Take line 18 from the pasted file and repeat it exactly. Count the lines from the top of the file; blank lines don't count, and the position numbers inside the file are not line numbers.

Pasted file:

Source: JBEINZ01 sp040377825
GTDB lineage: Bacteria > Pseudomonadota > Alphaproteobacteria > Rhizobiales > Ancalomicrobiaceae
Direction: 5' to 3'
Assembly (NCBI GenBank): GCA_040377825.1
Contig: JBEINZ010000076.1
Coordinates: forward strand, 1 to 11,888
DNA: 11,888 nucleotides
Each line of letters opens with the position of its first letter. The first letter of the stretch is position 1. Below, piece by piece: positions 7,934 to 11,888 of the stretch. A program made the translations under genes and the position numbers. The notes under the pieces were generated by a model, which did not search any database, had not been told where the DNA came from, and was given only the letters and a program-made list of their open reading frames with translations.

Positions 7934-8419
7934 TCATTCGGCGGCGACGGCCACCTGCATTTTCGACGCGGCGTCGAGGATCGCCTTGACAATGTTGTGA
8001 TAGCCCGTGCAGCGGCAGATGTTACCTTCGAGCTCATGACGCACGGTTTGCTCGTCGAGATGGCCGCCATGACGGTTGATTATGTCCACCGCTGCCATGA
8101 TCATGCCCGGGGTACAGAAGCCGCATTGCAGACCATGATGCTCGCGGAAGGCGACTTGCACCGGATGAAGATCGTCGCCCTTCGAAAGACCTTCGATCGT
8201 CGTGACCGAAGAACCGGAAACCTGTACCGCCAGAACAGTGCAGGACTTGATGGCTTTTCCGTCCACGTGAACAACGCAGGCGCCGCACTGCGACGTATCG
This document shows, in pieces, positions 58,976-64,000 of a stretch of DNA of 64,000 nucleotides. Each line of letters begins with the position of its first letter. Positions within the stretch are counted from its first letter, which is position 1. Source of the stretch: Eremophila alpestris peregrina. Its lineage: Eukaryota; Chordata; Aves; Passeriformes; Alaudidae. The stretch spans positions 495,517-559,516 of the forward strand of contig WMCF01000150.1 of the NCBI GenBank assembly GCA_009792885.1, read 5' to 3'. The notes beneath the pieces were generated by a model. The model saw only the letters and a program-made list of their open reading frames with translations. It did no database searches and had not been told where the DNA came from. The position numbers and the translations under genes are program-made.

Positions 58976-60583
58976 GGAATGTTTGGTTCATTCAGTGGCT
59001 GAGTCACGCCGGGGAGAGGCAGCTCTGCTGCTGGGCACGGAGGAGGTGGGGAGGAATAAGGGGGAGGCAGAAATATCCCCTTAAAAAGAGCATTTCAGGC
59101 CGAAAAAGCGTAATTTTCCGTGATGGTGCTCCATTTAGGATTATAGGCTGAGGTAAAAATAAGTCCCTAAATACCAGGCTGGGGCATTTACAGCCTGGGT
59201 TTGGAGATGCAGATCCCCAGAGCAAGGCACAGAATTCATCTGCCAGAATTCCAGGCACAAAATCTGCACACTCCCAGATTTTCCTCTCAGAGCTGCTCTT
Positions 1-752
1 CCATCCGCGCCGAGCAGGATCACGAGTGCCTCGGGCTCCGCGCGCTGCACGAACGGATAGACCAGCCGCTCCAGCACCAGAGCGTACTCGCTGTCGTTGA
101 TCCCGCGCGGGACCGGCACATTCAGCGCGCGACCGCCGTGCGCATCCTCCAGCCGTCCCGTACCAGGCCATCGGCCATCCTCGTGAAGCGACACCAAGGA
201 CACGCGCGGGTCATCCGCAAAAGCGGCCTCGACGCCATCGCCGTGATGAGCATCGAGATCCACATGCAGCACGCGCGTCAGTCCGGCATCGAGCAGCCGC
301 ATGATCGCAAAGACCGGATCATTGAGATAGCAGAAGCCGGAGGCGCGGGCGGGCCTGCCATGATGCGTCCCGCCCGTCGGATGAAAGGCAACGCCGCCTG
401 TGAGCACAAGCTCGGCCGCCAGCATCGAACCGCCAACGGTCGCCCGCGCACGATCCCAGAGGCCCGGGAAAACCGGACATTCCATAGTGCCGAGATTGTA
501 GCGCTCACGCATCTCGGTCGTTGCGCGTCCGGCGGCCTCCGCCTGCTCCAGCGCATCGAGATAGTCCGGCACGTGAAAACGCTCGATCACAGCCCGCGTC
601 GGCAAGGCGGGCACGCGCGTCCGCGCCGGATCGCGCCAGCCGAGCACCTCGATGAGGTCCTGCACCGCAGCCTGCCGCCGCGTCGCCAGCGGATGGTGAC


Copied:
59101 CGAAAAAGCGTAATTTTCCGTGATGGTGCTCCATTTAGGATTATAGGCTGAGGTAAAAATAAGTCCCTAAATACCAGGCTGGGGCATTTACAGCCTGGGT